Lawyer reviewing California's privacy law

Countdown to 2020 – what you need to know about California’s privacy law

Organizations covered under the California Consumer Privacy Act (CCPA) have less than six months to become fully compliant with the law that goes into effect Jan. 1, 2020. Mike Vanderbilt, privacy director at Baker Tilly, noted at a June webinar that, just like other data privacy regulations, such as the EU’s General Data Protection Regulation (GDPR), the CCPA “establishes a high-level framework that organizations must comply with and provides certain rights to the individuals that it's designed to protect.”

What is the CCPA?

The CCPA was enacted in June 2018 and the state legislature has already amended it more than once even before it goes into effect. The CCPA – which in some respects is modelled after the GDPR -- provides consumers with the right to:

  • Know what personal information is being collected about them
  • Know whether their personal information is sold or disclosed and to whom
  • Say no to the sale of personal information
  • Be forgotten or to have data erased
  • Access their personal information

Vanderbilt noted that the law has a one-year look-back, meaning that all data that organizations are processing in 2019 will be covered when the CCPA goes into effect in January 2020. He said, “Data is no longer the sole property of the company that holds it. With the CCPA and the other privacy regulations out there, individuals have a real say in how their data can be used.”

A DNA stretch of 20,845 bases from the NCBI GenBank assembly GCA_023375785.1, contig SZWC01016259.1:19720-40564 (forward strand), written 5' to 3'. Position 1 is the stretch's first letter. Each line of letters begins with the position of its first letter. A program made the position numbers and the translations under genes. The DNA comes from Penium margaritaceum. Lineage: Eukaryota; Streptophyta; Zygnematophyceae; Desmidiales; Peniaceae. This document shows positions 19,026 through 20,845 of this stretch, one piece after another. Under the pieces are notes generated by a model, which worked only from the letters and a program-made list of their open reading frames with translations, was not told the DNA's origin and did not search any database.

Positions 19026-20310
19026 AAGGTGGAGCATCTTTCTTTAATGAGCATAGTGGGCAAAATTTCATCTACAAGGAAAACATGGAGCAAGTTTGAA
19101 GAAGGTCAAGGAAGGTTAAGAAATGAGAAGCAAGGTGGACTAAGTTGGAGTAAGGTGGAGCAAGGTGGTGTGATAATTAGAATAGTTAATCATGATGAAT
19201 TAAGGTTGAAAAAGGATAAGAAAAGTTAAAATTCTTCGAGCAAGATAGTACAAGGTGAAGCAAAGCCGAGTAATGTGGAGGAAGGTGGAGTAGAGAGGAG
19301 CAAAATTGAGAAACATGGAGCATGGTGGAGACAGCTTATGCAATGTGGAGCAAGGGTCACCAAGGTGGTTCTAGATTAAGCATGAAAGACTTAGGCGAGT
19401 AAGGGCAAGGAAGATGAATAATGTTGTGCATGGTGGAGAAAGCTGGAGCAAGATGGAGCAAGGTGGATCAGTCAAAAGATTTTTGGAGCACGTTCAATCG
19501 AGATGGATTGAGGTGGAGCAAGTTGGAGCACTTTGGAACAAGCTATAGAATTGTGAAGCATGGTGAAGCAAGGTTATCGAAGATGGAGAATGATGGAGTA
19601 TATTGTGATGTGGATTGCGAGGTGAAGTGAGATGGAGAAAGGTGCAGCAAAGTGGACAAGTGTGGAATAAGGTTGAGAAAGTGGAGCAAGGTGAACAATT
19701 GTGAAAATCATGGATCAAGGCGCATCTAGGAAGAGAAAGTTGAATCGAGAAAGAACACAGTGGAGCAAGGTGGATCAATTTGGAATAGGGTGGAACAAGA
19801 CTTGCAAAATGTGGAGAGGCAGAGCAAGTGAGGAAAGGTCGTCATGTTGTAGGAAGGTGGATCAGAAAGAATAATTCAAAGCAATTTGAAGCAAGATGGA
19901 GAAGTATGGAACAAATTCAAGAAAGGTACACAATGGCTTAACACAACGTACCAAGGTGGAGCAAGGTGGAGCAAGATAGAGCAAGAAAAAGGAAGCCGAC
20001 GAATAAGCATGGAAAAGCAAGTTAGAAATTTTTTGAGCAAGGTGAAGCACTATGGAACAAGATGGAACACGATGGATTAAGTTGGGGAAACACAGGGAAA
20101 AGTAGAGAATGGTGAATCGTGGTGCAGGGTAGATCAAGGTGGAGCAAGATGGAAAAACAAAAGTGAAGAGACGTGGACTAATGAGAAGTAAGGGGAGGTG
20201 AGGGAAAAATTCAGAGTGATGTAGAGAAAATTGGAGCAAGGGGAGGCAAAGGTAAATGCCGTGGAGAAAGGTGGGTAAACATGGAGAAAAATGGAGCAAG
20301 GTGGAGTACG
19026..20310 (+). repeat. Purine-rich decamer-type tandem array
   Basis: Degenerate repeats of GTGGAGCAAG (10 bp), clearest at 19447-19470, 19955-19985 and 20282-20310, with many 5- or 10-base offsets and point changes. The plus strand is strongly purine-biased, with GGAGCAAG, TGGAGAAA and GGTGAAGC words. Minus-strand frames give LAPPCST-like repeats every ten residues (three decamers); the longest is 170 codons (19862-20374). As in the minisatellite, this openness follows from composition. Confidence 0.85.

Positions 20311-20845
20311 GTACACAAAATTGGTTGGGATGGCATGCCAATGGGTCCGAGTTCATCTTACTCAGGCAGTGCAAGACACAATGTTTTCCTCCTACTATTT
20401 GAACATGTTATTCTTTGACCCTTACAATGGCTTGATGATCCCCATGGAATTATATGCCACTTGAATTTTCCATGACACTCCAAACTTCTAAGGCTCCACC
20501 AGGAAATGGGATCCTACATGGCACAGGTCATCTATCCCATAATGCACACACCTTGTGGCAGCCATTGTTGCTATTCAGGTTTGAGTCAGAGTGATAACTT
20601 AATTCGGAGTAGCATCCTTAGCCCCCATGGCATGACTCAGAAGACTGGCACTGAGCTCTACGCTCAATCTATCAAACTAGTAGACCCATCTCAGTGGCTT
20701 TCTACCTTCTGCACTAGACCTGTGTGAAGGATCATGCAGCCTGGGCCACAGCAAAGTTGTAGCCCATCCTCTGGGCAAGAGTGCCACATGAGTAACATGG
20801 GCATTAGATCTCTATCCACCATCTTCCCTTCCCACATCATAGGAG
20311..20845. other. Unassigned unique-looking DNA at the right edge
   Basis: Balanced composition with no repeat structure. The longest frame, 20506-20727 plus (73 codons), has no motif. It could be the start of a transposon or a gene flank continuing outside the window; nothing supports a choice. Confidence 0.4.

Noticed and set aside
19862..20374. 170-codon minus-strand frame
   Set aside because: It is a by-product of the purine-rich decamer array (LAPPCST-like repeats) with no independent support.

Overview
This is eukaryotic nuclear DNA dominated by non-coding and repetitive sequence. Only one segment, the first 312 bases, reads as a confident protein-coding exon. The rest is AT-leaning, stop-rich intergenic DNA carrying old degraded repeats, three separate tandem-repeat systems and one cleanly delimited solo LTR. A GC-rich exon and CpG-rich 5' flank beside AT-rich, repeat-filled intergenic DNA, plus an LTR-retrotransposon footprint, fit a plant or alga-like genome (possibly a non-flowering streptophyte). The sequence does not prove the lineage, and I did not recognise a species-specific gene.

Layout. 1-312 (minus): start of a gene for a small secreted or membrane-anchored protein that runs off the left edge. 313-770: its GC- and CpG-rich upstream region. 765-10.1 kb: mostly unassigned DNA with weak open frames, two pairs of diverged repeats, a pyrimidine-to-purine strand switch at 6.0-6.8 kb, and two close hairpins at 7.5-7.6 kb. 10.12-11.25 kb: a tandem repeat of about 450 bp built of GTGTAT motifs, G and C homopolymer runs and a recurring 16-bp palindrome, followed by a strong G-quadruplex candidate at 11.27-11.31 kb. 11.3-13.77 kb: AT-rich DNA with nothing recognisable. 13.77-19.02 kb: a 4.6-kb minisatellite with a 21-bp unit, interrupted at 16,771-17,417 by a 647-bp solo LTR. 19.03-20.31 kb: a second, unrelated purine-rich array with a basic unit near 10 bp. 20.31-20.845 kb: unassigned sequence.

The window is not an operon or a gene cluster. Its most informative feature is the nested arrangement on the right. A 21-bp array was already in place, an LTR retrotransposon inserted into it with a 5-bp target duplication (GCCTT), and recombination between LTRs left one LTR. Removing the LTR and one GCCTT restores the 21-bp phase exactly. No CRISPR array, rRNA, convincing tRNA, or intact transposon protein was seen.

Application and penalties

The CCPA applies to all for-profit businesses – whether or not they have a physical footprint in the state – that process the personal data of California residents and meet one of the following thresholds:

  • Has annual gross revenue of $25 million or more
  • Obtains personal data or personal information of 50,000 or more California residents, households, or devices, annually, or
  • Gets 50 percent or more of its annual revenue comes from the selling of personal data of California residents

Any person, business or service provider that intentionally violates the CCPA may be liable for a civil penalty of up to $7,500 for each violation. Unintentional violations that are not fixed within 30 days could see penalties of up to $2,500 per incident. Vanderbilt said, “You don't want to be in a situation where you're collecting very sensitive data and you're not treating it as though it's very sensitive data.”

What’s unique about the CCPA?

Vanderbilt highlighted a few things that stand out about the CCPA:

  • The law covers not just individuals but also households, an acknowledgement that personal data is often connected to the IP addresses associated with certain devices that are used by more than one person.
  • “Consumers” covered by the law may include not only state residents but also residents of other states who visit California temporarily.
  • “De-identified data” and certain data covered by federal laws, such as health information related to HIPAA, is not covered by the CCPA.